Facebook is working on a "news tab" that could be used to financially support "high quality and trustworthy" journalism, chief executive Mark Zuckerberg said Monday (Apr 1).
Zuckerberg made the comments in a video conversation about the future of technology and society with Mathias Doepfner, chairman of German-based media giant Axel Springer.
Zuckerberg said he sees interest in building a product separate from its personalized feed that would serve people who want news from professional media.
"We want this to surface high quality and trustworthy information," Zuckerberg said in the video.
"There's a lot of people who have a demand (for) more news."
Zuckerberg said he believes as many as 10 to 15 per cent of Facebook users would be interested in a dedicated news tab.
The news tab would be created in a way to compensate news organizations whose content is selected, he noted.
"We're not going to have journalists making news," he said.
The comments marked a new direction for Facebook, which has been accused of enabling the spread of misinformation and hoaxes on its "news feed" that contains posts from friends as well as other content personalized for users.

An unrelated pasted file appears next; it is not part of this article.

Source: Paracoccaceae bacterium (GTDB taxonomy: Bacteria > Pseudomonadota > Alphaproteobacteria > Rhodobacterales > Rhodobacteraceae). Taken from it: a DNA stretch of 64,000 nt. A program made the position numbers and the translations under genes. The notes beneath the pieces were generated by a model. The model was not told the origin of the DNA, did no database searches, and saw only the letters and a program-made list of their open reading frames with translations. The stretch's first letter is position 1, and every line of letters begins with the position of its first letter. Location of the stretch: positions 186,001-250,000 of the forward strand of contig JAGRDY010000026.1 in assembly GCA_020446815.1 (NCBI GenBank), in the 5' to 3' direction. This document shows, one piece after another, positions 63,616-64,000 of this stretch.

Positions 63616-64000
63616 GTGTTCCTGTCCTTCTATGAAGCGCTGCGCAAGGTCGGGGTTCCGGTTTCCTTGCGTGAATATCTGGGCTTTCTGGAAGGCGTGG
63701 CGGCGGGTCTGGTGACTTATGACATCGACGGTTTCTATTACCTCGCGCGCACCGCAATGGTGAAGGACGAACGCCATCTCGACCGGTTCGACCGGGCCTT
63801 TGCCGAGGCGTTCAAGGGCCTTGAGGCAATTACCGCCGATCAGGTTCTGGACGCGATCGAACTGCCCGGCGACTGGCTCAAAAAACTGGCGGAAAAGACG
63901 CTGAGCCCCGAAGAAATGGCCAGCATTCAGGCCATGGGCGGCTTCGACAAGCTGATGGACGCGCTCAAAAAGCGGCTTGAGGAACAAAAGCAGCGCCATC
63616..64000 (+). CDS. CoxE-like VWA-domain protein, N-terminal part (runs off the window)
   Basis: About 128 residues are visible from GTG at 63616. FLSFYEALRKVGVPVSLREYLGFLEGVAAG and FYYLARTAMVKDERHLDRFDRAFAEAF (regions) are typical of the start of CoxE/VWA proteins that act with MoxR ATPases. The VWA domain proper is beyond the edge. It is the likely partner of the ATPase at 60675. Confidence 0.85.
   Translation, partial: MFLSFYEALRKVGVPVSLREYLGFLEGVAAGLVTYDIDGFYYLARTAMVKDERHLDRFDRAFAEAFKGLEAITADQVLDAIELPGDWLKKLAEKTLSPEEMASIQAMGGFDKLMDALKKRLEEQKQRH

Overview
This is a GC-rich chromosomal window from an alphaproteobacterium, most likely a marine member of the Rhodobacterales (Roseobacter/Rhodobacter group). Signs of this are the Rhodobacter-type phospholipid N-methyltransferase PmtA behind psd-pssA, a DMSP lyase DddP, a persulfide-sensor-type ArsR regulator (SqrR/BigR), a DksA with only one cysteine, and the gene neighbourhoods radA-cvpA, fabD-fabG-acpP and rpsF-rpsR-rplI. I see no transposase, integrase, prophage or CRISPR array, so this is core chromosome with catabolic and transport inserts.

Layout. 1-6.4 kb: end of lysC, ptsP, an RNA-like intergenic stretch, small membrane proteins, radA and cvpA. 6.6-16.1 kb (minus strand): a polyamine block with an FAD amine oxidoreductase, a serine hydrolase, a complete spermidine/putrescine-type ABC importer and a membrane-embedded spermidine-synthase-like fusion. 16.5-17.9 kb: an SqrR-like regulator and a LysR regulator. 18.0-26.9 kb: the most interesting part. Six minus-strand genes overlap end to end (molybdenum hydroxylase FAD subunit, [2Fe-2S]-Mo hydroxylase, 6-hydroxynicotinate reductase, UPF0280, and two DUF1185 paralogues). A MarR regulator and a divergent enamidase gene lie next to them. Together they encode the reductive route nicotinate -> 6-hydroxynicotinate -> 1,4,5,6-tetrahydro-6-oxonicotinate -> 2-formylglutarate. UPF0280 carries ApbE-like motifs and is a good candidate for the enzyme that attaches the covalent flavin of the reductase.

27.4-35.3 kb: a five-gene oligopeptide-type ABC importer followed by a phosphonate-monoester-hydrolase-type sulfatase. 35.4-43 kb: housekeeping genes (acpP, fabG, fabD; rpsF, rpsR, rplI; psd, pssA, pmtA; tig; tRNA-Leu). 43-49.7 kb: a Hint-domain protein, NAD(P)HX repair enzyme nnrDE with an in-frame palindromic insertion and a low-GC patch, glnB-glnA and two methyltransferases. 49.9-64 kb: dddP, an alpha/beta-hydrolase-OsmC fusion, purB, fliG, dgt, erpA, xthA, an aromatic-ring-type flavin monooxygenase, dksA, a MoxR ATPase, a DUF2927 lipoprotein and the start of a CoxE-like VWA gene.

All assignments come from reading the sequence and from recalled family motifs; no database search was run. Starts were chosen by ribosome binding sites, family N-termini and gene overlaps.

Zuckerberg reiterated that Facebook did not want to be a "publisher," a longstanding position it has taken to avoid being considered a media company, but was willing to be a partner for the sector.
"It's important to me that we help people get trustworthy news and find solutions that help journalists around the world do their important work," Zuckerberg said in a post accompanying the video.
Zuckerberg said any news tab would require "curation" or selection, without offering details, and that he would hope to build this in consulation with news organizations.
He noted that details of this new product were still being studied but that he sees a possibility that it could help news organizations struggling with the transition to digital content.
"There is a real opportunity in a separate news service to have better monetisation for publishers than we have in news feed," he said.
"Facebook could potentially have a direct relationship with publishers to make sure their content is available."